My team manages the xMatters platform for our company. We're not just end-users of the platform. We configure and manage the platform for our company.
So, I'm probably a superuser.
I wasn't around when they started the implementation process, but I know what they basically needed was real-time alerts. So, if somebody were to create a high-priority incident and we had something that was production-down, we needed to alert the appropriate people in order to get that resolved. If I remember correctly, they didn't have anything before xMatters, or the solution they did have was very flaky and didn't process as xMatters would. So, the use case for it was to get less downtime.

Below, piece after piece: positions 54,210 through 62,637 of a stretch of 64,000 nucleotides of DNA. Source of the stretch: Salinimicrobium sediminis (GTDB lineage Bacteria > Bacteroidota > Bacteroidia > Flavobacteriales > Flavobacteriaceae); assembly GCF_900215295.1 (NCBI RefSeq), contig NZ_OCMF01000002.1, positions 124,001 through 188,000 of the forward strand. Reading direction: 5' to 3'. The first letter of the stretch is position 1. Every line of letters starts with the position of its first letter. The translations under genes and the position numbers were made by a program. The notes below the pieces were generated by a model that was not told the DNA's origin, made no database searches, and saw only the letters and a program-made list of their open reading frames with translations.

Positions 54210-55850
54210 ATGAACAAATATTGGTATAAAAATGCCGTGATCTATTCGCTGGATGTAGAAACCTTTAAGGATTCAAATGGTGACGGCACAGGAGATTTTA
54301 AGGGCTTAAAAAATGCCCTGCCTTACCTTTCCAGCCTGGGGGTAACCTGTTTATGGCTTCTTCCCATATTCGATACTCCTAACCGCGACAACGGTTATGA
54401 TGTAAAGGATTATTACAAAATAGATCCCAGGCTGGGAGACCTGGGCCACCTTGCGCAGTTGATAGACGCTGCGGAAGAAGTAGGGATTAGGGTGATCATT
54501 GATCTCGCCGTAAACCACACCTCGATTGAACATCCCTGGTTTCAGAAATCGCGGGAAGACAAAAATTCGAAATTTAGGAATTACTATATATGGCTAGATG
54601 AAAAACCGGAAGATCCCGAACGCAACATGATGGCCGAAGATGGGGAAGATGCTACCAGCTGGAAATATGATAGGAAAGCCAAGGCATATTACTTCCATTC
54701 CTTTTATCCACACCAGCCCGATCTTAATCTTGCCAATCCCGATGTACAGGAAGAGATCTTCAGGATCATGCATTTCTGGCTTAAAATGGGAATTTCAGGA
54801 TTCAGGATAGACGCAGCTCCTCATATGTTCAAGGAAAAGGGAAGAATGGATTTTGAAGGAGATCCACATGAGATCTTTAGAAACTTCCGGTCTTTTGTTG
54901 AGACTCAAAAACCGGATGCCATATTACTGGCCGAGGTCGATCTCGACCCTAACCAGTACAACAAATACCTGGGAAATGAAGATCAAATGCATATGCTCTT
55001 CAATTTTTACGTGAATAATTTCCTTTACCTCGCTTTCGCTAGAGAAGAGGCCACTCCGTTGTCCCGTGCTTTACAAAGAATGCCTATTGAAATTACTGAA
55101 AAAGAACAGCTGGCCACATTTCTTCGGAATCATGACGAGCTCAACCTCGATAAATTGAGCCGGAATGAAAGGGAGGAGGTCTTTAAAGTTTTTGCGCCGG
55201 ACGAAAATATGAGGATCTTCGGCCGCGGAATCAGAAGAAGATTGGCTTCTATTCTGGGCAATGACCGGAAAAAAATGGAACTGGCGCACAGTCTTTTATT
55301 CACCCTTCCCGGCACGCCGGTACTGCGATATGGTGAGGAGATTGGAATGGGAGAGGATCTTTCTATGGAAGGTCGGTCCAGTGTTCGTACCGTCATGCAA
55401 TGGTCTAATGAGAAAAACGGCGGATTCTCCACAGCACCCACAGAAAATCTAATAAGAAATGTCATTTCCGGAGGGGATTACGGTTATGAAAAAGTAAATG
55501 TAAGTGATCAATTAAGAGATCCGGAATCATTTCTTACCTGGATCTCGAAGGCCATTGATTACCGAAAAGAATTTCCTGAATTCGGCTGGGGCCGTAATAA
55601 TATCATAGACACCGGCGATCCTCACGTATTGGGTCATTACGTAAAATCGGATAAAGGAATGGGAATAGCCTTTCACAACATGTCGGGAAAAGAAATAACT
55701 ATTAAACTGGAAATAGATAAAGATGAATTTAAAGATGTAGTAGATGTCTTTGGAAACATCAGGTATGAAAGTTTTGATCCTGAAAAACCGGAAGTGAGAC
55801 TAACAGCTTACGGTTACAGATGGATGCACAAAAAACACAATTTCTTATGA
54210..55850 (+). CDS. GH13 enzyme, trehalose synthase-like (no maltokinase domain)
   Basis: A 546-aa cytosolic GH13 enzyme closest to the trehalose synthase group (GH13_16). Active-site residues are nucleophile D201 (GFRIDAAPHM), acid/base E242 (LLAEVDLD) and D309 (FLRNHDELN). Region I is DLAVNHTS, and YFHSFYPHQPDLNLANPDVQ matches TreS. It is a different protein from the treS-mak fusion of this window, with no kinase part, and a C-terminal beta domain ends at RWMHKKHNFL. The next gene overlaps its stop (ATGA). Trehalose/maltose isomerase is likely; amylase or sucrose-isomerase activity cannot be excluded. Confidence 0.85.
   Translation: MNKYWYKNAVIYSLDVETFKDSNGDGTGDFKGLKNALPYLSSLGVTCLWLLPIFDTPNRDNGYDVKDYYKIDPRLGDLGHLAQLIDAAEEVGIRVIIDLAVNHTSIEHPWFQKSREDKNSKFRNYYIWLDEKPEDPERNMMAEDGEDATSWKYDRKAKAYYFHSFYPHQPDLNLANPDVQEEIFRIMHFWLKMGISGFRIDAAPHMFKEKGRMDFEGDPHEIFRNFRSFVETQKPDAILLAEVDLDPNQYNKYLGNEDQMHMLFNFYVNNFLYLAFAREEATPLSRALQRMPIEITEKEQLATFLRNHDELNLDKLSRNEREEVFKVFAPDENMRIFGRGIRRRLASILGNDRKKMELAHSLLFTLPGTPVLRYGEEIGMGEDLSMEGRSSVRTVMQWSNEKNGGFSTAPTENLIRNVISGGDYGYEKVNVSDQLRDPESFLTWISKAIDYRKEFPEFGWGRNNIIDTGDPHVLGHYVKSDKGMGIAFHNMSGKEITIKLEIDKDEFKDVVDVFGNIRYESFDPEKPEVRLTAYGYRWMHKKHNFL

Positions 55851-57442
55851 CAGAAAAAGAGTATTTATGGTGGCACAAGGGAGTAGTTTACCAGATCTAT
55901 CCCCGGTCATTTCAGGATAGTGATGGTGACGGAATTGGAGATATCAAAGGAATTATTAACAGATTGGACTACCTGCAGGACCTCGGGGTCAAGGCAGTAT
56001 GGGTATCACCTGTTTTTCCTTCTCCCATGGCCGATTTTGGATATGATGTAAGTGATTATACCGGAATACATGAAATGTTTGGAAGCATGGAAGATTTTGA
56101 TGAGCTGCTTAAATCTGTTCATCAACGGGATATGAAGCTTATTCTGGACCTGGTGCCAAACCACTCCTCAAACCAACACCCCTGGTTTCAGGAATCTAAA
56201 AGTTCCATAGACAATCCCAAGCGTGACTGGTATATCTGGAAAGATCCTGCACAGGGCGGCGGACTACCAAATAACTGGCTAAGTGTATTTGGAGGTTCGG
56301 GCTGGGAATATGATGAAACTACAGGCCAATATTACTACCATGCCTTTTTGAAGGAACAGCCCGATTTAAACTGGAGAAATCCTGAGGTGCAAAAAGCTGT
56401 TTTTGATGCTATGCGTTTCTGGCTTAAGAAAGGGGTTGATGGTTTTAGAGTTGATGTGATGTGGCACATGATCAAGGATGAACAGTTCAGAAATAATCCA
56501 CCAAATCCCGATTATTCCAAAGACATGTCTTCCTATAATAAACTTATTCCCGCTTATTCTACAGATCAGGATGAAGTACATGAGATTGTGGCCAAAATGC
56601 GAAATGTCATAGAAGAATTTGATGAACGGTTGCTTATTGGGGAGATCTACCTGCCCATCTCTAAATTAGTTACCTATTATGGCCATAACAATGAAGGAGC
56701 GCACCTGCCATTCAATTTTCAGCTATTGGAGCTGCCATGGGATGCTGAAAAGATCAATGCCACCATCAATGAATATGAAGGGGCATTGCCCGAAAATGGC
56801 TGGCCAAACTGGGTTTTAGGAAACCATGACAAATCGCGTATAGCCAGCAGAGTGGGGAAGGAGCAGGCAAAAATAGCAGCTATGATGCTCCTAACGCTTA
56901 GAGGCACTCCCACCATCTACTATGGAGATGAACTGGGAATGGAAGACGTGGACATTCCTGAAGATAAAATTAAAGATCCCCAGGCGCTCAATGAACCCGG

There is also the business continuity side, such as knowing what locations people are in, where xMatters is used a lot more than the IT side. For example, if there is an active shooter in a single location, you can use the business continuity side of xMatters to send out an alert to all of the employees asking them to take cover, get out, and do something, or if a building blows up or is on fire, you can send out a message through the business continuity to say that nobody comes to work.